With the offseason now in full swing, we have turned our attention to the 2016 NFL Draft as it relates to the college prospects. From now until the draft takes place, we hope to profile as many draft prospects as we possibly can for you. Most of these player profiles will be centered around prospects the Pittsburgh Steelers are likely to have interest in but we will also include several top-rated players as well who might not necessarily be fits for them specifically.
Today, we will have a look at Clemson defensive end Shaq Lawson.
#90 Shaq Lawson/DE Clemson: 6’3″ 275
– Large man in a compact frame
– Raw, natural strength
– Agile for his size and uses legs well
– Played down and standing up
– Heavy hands
– Adequate ball awareness and strong against the run
– Reliable tackler
– Was asked to drop a little
– Will play through injuries
– Good character
– Fared well against quality competition
– Inconsistent get-off
– Not a “true” speed rusher
– Relies heavily on inside spin move
– Needs to fight harder after initial losses at line
– Not quick-twitched
– Needs to pursue better on runs away from his side
– Might be right-side only player
– One-year starter
– 2015 Preseason first-team All-ACC selection by a vote of the league’s media
– 2015 Named one of six finalists for the Ted Hendricks Award
– 2015 finalist for the Nagurski Award
– 2015 College All-American
– Led nation with 25.5 tackles for loss in 2015
– 6 sacks, 16 pressures against top 50 teams
– Declared as underclassman
– Only 21
When he gets off the snap on time, Lawson can be a force as an edge rusher when lined up outside the tackle. additionally, he loves to set tackles up for his inside spin move. While he doesn’t get the sack on this particular play, he certainly gets adequate pressure and forces the quarterback out of the pocket away from his side. He really loves this move.
Another clean get-off here followed by another spin inside results in two Notre Dame offensive linemen being forced to tackle him. He can be so disruptive when it comes to that gap.
While he’s a tad late off of the ball on this run play below, Lawson easily controls the tight end with his eyes locked into the backfield. He quickly disengages for one of his many run stops.
Unfortunately when it comes to Lawson, you will see him late off of the snap more times than you would like.
Late off the snap here allows the Alabama right guard enough time to pull and seal Lawson off to the inside. He has to improve on his get-off at the next level.
This time Lawson uses his inside spin move against Florida State to easily register a run stop.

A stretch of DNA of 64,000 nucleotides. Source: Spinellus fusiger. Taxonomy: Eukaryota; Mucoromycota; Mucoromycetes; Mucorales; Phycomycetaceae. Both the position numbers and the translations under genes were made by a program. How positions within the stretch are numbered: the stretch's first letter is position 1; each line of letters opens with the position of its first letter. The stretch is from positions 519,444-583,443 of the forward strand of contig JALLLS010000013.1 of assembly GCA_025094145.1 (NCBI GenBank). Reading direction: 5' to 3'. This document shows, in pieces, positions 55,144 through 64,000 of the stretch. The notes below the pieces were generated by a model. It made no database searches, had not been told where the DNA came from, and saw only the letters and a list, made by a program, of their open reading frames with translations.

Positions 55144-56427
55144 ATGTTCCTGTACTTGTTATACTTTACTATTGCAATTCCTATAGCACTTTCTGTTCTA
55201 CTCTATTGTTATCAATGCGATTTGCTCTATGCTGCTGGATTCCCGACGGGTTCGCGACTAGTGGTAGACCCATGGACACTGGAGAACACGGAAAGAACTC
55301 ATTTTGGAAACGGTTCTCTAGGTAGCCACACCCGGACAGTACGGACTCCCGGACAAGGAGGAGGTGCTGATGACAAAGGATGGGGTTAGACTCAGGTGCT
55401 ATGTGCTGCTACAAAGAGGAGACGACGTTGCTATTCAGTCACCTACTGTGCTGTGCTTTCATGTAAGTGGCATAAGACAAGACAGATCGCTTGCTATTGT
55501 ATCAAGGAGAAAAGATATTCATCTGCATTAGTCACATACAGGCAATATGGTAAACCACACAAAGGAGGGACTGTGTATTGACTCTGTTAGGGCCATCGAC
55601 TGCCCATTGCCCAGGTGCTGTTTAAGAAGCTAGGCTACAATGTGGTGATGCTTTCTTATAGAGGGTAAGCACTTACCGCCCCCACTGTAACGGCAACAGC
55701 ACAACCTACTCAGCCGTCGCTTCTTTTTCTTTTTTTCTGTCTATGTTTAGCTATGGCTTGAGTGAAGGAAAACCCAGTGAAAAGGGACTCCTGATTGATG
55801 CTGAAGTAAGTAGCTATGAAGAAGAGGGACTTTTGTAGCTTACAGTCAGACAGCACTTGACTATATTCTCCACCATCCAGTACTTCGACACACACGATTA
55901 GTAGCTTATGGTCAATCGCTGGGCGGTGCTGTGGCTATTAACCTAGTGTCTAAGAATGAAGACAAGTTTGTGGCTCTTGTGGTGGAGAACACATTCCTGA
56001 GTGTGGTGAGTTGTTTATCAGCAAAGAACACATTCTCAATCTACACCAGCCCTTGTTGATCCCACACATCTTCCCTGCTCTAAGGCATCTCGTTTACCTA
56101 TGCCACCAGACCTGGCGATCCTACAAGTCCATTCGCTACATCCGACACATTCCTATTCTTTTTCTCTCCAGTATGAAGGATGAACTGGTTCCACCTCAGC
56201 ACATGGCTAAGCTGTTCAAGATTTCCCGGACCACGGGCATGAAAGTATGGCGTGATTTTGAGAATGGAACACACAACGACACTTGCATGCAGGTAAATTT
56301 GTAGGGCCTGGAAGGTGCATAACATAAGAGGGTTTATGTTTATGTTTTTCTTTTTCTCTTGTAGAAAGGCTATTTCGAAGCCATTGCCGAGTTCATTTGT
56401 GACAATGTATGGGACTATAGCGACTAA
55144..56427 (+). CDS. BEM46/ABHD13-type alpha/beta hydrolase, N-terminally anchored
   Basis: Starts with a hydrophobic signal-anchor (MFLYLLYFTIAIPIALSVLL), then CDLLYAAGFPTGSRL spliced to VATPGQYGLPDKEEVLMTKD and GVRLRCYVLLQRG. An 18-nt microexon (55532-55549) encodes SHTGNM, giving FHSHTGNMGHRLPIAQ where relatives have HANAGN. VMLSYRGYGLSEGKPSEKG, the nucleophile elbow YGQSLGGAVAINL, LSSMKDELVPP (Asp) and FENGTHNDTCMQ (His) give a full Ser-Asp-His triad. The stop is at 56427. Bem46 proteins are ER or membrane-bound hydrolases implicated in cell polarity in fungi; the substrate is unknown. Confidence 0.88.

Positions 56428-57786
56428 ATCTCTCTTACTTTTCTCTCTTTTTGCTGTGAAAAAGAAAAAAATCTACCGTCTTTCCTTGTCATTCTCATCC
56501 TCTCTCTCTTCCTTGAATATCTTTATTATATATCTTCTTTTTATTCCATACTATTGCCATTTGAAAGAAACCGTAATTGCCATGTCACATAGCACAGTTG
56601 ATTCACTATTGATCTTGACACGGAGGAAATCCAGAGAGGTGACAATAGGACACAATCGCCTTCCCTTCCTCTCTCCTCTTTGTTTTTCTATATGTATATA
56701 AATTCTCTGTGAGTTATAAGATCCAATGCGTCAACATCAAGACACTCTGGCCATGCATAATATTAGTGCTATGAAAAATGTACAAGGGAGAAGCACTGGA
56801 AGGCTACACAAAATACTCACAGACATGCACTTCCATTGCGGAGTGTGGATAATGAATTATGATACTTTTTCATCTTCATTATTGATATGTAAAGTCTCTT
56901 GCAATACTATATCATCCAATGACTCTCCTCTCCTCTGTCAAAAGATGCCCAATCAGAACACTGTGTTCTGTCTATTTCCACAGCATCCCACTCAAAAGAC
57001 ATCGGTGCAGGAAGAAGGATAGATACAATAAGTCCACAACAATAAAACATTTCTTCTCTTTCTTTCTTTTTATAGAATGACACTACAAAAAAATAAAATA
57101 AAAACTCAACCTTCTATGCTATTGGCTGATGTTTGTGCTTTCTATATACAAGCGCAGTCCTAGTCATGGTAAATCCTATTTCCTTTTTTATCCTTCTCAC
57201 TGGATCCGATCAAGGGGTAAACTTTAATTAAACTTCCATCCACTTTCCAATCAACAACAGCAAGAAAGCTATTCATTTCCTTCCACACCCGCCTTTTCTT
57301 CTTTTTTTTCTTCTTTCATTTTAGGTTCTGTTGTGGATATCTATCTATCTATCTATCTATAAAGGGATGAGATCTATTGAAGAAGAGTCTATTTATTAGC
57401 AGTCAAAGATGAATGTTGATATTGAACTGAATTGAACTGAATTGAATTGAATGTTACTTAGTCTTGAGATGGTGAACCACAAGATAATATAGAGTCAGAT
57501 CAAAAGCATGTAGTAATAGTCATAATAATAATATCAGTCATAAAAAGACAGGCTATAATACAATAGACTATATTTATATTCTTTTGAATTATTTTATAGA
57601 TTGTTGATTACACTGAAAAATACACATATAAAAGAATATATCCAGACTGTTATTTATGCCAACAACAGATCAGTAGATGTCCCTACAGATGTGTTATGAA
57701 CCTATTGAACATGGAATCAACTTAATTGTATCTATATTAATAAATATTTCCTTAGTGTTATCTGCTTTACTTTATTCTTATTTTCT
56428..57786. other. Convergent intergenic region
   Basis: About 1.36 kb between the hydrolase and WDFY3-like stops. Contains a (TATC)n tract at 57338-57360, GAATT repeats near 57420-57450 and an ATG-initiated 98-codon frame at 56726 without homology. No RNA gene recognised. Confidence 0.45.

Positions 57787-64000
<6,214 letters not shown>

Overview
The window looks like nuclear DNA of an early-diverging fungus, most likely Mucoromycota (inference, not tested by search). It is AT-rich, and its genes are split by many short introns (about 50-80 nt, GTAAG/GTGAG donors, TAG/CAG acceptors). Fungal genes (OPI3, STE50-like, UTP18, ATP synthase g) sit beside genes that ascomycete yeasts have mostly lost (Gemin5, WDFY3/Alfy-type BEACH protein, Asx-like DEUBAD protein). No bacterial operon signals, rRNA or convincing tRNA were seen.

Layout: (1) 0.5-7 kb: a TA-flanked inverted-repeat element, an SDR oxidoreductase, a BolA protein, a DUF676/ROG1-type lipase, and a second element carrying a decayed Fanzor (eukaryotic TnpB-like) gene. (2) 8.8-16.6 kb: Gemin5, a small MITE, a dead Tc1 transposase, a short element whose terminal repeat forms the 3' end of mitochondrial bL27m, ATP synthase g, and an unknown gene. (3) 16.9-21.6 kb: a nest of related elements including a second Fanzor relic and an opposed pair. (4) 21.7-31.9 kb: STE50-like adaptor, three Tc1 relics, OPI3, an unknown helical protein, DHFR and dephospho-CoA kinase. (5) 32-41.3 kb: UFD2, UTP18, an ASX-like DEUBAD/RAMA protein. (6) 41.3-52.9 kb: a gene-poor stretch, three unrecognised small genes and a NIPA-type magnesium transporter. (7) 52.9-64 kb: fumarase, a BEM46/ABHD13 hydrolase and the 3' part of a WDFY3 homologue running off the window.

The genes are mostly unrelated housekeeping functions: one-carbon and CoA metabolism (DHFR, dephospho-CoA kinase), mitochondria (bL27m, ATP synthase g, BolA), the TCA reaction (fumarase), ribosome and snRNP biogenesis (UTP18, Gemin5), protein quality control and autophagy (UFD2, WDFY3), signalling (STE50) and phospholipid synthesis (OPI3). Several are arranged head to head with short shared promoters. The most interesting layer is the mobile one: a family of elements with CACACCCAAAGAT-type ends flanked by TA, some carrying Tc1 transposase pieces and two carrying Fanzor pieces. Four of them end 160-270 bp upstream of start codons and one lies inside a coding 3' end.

Even though Lawson is standing up inside the tight end on this play, he’s still able to cross the face of his blocker to not only force the ball-carrier back inside, but also get one of his arms in on the tackle. This was a 4th and 1 play that came up short.
Bad MCL and all, Lawson shows some agility here on this play in the National Championship game against Alabama and it results in a sack. He definitely is light on his feet for a player with his size and build when coming forward. However, he’s not as graceful when moving backwards off the line.
Summary: Lawson was a fun player to watch and is the ultimate tweener, in my opinion. In other words, every team will take a look at him because of his size, abilities and production at the college level. Some will view him as a base 4-3 defensive end, while a few might see if he can add more weight and play inside as 3-tech defensive tackle.
For teams who might consider Lawson to be a 3-4 outside linebacker, they might have to see if he could potentially drop a little weight while still maintaining his strength. With that said, Pernell McPhee, who has similar measurables as Lawson, has shown that he can play the position at the NFL level. However, using Lawson to drop into coverage would certainly be a win for whatever offense he faces. As far as Lawson possibly being a 3-4 defensive end, his lack of length might hurt him there and once again, he might need to add some weight.
Lawson is very disruptive and powerful player against the run. Against the pass, however, while productive, it takes time for him in some instances to win the edge when asked to do so and it doesn’t help that he’s known to be late off of the snap on a consistent basis. While Lawson does exhibit a better than average arsenal of counter moves as a pass rusher, along with him being a good hand fighter, he relies on his inside spin move a bit too much for my liking. Also, when asked to stunt inside, it takes him a while to get there as he has wasted motion.
All and all, Lawson is disruptive player and his success against better than average left tackles bodes well for his future success. With that said, his success in the NFL might rely totally on the position he’s asked to play and the scheme he’s asked to play in. While I don’t view Lawson as a top 15 player in this year’s draft, he’s definitely a top 25 player, in my opinion.
As far as the Steelers go, I definitely think they will show some interest in Lawson as potentially an outside linebacker who can also probably stay on the field as an interior pass rusher in sub packages because of his uniqueness. in other words, an elephant kind of player.
Projection: 1st Round
Games Watched: vs Notre Dame, vs Florida State, vs Alabama (Championship Game)